Observation: Seward

Location: Lost Lake

Route & General Observations

We rode up Snug Harbor to the Lost Lake zone north of Mount Ascension and south of Mount Adair. It was windy up high and in a few places along the way, but there were some sheltered areas with good snow conditions. We saw a few recent avalanches both glide and wind slab and even one very recently triggered by a goat! The goat was still in the area and doing just fine. The main concern we have is wind slab from the active north wind event, which in some places in landing on about 1’ of weak snow (near surface facets).

Red Flags
Red flags are simple visual clues that are a sign of potential avalanche danger. Please record any sign of red flags below.
Obvious signs of instability
Recent Avalanches?Yes
Collapsing (Whumphing)?No
Cracking (Shooting cracks)?No
Observer Comments

We observed active wind loading from the north that began yesterday, January 31. We observed a few recent glide avalanches on southeast facing slopes at about 2,500’. We also saw several new small (D1) wind slab avalanches on southern aspects. There was one old avalanche on a south aspect that looked larger (D2).

Weather & Snow Characteristics
Please provide details to help us determine the weather and snowpack during the time this observation took place.

It was a beautiful day, cold (-10F at parking lot), clear, and windy from the north.

Snow surface

Surface conditions varied as we travelled. There was about 4” of new snow in the parking lot at Snug Harbor Road and 6-8” of new snow in sheltered areas of the valleys. Many surfaces had some sort of wind effect, but it was a mix of soft sastrugi, firm sastrugi, crust, and smooth pillows.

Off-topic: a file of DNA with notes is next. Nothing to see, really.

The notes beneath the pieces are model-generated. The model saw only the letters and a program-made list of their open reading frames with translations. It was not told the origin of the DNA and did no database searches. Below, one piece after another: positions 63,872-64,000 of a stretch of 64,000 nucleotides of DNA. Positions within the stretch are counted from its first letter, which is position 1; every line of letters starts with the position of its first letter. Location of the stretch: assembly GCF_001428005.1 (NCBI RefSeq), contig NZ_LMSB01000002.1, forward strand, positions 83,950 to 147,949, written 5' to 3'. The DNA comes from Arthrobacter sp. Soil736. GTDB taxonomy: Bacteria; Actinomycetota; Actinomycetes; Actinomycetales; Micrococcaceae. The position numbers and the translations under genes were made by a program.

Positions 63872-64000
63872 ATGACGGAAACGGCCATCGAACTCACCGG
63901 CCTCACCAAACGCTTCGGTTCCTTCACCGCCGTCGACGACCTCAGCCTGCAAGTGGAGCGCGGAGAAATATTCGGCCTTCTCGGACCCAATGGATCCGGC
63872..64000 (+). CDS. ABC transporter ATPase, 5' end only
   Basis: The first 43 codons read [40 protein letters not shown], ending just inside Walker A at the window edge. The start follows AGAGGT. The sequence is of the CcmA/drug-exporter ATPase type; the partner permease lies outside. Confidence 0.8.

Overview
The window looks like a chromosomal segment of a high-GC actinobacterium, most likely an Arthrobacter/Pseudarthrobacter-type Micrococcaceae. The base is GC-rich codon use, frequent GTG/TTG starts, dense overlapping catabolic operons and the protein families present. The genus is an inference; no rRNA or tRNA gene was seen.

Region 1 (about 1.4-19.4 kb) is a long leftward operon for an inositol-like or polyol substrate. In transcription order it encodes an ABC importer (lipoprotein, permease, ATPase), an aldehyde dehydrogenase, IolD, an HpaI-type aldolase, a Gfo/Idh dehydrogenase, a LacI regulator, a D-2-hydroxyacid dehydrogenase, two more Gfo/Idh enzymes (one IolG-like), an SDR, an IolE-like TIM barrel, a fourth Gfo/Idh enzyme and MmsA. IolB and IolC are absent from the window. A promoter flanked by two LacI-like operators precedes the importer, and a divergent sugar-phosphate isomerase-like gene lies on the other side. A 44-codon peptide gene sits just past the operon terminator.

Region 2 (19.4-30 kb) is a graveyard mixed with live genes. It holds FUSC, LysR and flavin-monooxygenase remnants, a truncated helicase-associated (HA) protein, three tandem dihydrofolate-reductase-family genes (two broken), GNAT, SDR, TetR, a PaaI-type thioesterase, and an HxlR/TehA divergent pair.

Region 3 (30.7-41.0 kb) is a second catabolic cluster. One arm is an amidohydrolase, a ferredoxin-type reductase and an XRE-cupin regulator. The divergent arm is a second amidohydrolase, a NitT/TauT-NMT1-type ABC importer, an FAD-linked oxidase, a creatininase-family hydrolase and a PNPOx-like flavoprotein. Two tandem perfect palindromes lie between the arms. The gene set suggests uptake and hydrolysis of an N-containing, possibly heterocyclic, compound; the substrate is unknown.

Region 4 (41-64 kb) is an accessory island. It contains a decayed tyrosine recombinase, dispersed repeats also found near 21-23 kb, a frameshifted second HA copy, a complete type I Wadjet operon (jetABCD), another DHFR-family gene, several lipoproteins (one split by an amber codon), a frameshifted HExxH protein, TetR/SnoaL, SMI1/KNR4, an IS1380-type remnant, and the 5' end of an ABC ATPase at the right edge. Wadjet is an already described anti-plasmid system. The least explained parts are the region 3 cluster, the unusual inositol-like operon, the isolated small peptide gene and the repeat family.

We dug a pit at 2,200’ on a southwest aspect. The snowpack was about 5.5’ deep (170cm). We did not get any concerning results (CT1 Q3 down 5cm, CT13 down 15cm, CT20 down 27cm, ECTN2). These results were all within the top layers of snow that weren’t well bonded to each other and there was no slab present. What is concerning is the layer of weak snow (1’ of near surface facets) that is just below the new snow from Monday’s storm. This layer is not a problem when there is no slab above, but once it gets a load of new snow and a slab it will likely be a problem for a while. There was active wind loading from the north that began yesterday so this layer of weak snow is getting buried in places.

Photos & Video
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